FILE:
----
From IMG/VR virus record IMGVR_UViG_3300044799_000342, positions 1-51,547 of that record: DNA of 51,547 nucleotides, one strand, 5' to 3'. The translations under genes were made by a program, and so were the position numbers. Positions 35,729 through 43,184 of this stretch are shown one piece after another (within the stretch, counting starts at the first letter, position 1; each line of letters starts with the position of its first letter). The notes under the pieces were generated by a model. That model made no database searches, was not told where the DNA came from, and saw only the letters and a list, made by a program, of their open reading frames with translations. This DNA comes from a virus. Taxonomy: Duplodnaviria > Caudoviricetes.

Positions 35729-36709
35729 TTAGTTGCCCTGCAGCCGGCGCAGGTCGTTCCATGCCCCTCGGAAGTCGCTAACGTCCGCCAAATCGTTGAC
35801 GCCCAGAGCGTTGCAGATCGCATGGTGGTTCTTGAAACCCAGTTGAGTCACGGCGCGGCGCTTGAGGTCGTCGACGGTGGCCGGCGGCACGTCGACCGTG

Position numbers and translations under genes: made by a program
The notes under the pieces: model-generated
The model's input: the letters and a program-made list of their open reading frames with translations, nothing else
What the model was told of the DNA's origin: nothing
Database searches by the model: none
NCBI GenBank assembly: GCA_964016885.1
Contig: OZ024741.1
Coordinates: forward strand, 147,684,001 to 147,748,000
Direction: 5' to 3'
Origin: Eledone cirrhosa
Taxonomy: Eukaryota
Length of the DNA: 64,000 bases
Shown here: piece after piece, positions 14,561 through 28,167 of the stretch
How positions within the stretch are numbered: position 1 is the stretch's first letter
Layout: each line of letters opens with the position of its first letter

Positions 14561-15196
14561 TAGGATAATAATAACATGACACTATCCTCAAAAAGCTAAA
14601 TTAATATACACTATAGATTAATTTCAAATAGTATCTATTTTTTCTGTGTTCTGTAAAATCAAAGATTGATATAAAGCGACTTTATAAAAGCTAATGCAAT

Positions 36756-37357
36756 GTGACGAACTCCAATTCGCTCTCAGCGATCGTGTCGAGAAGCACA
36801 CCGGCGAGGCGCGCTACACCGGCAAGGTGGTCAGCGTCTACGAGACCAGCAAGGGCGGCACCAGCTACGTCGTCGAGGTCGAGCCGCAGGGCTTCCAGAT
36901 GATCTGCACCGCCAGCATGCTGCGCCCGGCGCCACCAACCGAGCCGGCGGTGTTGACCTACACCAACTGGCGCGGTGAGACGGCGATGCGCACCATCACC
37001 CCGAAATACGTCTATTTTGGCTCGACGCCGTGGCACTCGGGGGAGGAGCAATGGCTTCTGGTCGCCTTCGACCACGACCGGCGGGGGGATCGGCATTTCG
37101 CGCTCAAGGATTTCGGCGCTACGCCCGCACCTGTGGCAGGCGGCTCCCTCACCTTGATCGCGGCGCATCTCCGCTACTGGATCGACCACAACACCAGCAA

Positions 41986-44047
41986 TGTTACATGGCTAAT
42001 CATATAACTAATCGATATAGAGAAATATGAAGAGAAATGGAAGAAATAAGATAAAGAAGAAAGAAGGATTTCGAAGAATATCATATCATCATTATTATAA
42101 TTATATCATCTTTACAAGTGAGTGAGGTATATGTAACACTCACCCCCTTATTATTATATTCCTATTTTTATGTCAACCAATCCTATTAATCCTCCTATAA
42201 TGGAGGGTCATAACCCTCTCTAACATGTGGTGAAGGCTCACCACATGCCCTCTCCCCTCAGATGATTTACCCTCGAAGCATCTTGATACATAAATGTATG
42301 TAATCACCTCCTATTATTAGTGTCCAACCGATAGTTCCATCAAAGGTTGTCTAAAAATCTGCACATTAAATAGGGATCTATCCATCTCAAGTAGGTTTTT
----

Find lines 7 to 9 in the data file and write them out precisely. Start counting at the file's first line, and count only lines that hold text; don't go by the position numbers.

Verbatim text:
The model's input: the letters and a program-made list of their open reading frames with translations, nothing else
What the model was told of the DNA's origin: nothing
Database searches by the model: none